Beware the WRONG Thing Under the Thing!

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04:58   |   Oct 31, 2018


Beware the WRONG Thing Under the Thing!
Beware the WRONG Thing Under the Thing! thumb Beware the WRONG Thing Under the Thing! thumb Beware the WRONG Thing Under the Thing! thumb


  • - In a recent video, YouTube superstar Peter McKinnon
  • said that my idea--
  • - Actually blew my mind.
  • - In a vlog that my buddy Cody Wanner shot
  • with Peter in Belfast, Northern Ireland.
  • - Jeff, that was for you.
  • - So I climbed up a hill to demonstrate the idea
  • and a subscriber left a comment saying--
  • (alarm blares) (crowd boos)
  • Actually, she makes a really good point
  • and it's important for how we all approach this whole thing.
  • (bell dings)
  • (upbeat music)
  • Howdy, Jeff Bartsch here with Story Greenlight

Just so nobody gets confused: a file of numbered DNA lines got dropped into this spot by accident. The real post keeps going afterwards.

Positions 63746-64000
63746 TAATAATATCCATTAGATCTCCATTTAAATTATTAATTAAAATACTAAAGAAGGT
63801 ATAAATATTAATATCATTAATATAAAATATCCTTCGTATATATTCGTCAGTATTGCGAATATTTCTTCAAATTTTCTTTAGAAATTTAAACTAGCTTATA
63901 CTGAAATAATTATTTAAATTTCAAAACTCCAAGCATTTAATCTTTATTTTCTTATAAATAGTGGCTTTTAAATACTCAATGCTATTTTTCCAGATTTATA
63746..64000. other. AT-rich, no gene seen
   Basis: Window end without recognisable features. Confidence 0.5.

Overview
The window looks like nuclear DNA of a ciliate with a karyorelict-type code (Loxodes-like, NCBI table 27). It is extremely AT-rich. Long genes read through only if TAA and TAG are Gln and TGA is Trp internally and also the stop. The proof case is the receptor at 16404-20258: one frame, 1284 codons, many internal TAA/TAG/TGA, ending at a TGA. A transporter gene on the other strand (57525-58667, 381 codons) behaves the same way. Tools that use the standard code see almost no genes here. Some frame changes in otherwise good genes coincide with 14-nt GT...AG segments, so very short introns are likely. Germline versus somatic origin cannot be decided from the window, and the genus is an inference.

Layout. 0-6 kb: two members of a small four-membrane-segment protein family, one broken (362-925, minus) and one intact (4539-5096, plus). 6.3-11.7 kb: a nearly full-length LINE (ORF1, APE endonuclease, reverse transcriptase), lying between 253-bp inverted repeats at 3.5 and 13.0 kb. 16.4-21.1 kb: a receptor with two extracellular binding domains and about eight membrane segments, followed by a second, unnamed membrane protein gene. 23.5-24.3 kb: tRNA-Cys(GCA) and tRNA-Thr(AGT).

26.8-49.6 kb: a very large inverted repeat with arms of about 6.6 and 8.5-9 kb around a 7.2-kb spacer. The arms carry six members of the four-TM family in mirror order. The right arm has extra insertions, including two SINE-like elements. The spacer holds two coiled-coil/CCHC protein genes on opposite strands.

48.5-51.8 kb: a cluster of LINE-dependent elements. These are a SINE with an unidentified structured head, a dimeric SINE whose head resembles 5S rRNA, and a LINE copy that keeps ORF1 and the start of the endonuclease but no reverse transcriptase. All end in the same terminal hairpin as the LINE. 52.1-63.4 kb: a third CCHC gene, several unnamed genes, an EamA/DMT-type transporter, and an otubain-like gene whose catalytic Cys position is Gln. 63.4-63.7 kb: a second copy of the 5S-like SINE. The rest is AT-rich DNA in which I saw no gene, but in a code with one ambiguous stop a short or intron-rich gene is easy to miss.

• where we're all about helping you
  • tell the stories that you care about the most.
  • That is what the channel's all about
  • so if you're new here consider hitting the subscribe button
  • and ring that bell (bell rings)
  • so you don't miss a single video.
  • Now, the idea that Peter was talking about
  • is called the things under the thing
  • and here's what it is in a nutshell,
  • most people talk about what's on the surface
  • and that's totally fine, we all need to do that
  • but if you want to create content
  • that really connects into the hearts
  • and minds of your audiences and leaves a mark there
  • maybe even for years, don't stop with talk about the thing,
  • build your content in light of the thing under the thing.
  • These really deep core ideas that let you
  • create attachments to what's happening on the surface.
  • Now if you haven't seen the other video yet,
  • make sure you go check it out right here.
  • It explains what the thing under the thing is.
  • It explains the whole Cody and Peter thing
  • and it gives specific examples of the thing under the thing.